The programs protect privacy by a combination of programmatic, technological and legal safeguards, says Sherry Green. All information is confidential, not covered by open-government-records laws, and unauthorized disclosure is usually a felony. Users need passwords to get access to the database; doctors need a medical license, and law enforcement needs at least “an active investigation” and usually a case number, she says. “They cannot use the PDMP to initiate an investigation.”
“There will be tens of thousands of people who will be improperly investigated,” Meghan Ralston responds. The program, she says, “seems set up to go after the little fish.” Someone going to six doctors and “lying about shoulder pain” to get one, two, or three months worth of painkillers from each is still getting only a few hundred pills, she adds. And while it may be happening, she says, she’s never seen anything about law-enforcement officers being certified to handle medical records under the Health Insurance Portability and Accountability Act of 1996’s privacy provisions.
“There’s a general privacy concern when the government’s accumulating large quantities of sensitive data,” says the ACLU’s Nathan Wessler. For one, he says, government data is routinely compromised. In 2012, hackers took 3.6 million people’s Social Security numbers and almost 400,000 tax payment records from South Carolina’s Department of Revenue, and Wisconsin’s accidentally posted the Social Security and tax identification numbers of more than 110,000 people and businesses on the Web.
Even in states that require a warrant or probable cause for law enforcement to get access to the database, the federal government can override those restrictions. Federal law requires only that a search be for information “relevant or material” to an ongoing investigation.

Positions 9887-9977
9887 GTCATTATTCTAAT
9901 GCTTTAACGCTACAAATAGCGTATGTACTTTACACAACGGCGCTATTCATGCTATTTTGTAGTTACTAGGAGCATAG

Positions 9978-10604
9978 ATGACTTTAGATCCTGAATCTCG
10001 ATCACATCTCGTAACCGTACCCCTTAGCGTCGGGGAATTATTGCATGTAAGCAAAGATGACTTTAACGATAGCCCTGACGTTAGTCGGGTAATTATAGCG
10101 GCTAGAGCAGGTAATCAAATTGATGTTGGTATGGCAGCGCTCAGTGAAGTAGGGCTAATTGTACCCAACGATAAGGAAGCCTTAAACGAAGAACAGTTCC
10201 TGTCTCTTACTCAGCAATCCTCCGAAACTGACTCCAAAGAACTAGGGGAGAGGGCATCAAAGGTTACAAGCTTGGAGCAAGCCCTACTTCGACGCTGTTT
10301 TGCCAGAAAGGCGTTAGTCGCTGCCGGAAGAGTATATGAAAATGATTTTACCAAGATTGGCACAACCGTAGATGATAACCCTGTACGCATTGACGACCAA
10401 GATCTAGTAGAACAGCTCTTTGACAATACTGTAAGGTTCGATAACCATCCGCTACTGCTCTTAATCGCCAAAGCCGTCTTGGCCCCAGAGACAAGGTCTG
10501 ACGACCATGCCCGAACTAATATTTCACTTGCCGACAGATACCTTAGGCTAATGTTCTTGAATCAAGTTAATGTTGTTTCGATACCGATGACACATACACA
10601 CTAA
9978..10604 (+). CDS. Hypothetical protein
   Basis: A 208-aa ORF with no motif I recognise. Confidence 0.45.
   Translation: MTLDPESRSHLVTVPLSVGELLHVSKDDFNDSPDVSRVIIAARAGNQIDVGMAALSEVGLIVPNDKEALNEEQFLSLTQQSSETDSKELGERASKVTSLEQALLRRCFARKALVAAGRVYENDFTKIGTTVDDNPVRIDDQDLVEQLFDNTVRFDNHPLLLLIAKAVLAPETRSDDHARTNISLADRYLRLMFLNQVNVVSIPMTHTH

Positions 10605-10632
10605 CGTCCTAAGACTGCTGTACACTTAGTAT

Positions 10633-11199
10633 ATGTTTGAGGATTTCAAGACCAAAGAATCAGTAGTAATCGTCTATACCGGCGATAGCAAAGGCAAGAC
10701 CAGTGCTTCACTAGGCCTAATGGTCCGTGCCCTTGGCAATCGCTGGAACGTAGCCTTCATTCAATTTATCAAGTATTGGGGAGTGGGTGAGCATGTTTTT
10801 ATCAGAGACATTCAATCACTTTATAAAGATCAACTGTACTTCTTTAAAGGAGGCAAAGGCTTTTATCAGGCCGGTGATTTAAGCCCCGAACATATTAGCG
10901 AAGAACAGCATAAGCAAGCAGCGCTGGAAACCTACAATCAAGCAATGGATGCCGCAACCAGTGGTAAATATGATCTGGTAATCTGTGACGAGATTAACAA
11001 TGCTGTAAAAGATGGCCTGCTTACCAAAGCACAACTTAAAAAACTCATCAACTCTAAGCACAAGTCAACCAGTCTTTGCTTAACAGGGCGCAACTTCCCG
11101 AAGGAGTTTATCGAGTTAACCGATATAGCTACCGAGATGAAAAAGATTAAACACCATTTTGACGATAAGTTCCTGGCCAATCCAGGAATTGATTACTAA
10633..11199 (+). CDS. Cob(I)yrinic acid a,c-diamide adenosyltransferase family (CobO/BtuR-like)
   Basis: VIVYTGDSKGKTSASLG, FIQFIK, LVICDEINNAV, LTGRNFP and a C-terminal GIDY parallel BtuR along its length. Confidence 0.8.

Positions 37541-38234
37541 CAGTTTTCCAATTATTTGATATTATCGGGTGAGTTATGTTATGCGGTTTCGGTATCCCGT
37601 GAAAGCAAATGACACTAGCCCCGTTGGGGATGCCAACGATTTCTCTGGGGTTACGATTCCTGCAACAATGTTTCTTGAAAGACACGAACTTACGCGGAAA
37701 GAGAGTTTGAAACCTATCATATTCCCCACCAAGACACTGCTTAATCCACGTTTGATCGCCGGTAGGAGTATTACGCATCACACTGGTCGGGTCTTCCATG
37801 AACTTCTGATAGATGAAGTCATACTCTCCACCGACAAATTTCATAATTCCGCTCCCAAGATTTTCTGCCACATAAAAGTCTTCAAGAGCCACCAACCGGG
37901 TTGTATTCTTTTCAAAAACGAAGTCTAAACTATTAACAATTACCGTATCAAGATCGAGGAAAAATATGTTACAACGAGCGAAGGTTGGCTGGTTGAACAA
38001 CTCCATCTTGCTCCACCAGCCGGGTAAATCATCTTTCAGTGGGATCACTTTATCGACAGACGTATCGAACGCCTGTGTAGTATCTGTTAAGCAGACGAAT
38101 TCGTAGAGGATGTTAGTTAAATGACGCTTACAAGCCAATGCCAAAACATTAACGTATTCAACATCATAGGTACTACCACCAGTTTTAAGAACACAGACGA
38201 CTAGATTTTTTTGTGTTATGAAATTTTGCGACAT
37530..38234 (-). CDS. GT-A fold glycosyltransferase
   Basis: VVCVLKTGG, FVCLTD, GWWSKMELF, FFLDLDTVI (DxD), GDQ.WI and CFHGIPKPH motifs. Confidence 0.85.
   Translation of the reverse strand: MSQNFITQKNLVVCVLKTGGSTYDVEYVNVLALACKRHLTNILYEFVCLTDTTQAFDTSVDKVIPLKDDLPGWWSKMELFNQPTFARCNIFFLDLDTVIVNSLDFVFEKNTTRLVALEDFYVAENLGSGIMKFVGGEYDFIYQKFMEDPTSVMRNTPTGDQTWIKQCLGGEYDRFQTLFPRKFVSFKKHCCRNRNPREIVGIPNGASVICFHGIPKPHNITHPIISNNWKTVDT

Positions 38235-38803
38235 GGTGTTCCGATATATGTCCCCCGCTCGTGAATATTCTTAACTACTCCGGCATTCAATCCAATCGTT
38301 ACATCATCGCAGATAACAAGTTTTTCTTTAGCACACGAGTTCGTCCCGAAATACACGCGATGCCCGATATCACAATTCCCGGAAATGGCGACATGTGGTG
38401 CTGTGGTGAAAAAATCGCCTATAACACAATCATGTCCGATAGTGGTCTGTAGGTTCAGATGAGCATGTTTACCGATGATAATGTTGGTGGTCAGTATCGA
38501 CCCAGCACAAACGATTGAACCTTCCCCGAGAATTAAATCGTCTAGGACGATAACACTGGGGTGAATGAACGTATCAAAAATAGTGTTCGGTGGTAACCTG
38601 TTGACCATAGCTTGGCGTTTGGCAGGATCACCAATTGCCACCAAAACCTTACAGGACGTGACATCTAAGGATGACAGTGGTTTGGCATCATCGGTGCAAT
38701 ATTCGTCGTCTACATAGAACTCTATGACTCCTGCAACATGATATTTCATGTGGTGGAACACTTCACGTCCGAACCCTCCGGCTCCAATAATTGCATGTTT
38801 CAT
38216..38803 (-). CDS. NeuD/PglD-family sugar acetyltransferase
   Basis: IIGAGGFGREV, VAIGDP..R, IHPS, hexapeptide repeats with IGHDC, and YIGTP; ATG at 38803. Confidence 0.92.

Oregon’s PDMP, established in 2011, requires law enforcement to have a court order based on probable cause. Last year, when the DEA subpoenaed the records of every prescription one doctor wrote for drugs in Schedules II, III, and IV during a six-month period, it refused to turn them over without such an order. In August, the U.S. Attorney’s office in Portland asked a federal court to rule that the looser federal law should apply. Assistant U.S. Attorney Leslie Westphal argued that the state law “would prevent the DEA from acquiring information through properly issued subpoenas when the investigation had not developed probable cause.” Magistrate Judge Paul Papak ordered the state to turn over the records.
The state is now suing to prevent the DEA from doing that again, and the ACLU is trying to intervene on Fourth Amendment grounds. Wessler’s clients in that suit are four patients and one doctor, all anonymous. Two of the patients are men with prescriptions for testosterone who fear their female-to-male transgender status might be exposed. Another has to take Vicodin for any minor pain, because he has a genetic blood disorder and lesser painkillers like aspirin or Tylenol would interfere with his blood-thinning medications. The fourth is an elderly man who takes oxycodone and hydrocodone for kidney stones and clonazepam for anxiety, and doesn’t want it revealed that he has mental-health problems.
“Our clients have a serious interest in keeping that information private between them and their doctors,” says Wessler. “We’re challenging the DEA’s ability to go sorting through people’s medical records without proving probable cause in front of a judge.” An “ongoing investigation,” he says, is “such a wide, vague standard” to gain access to what “should be among the most protected information.”
The doctor in the suit was interrogated by FBI and DEA agents about his prescribing practices; he writes a large number of painkiller prescriptions because he specializes in end-of-life care and most of his patients are terminally ill. According to the ACLU’s brief, the agents asked about specific patients, and when the doctor refused to turn their records over, they threatened to get his license and prescribing privileges revoked.
“Even in situations where patients are experiencing dire and debilitating pain, many physicians and other medical professionals with prescribing privileges have become unwilling to issue a prescription for a medically necessary narcotic painkiller because they fear scrutiny by law enforcement,” the brief says. “This is because law enforcement investigations of physicians are time-consuming, invasive, and can seriously harm careers.”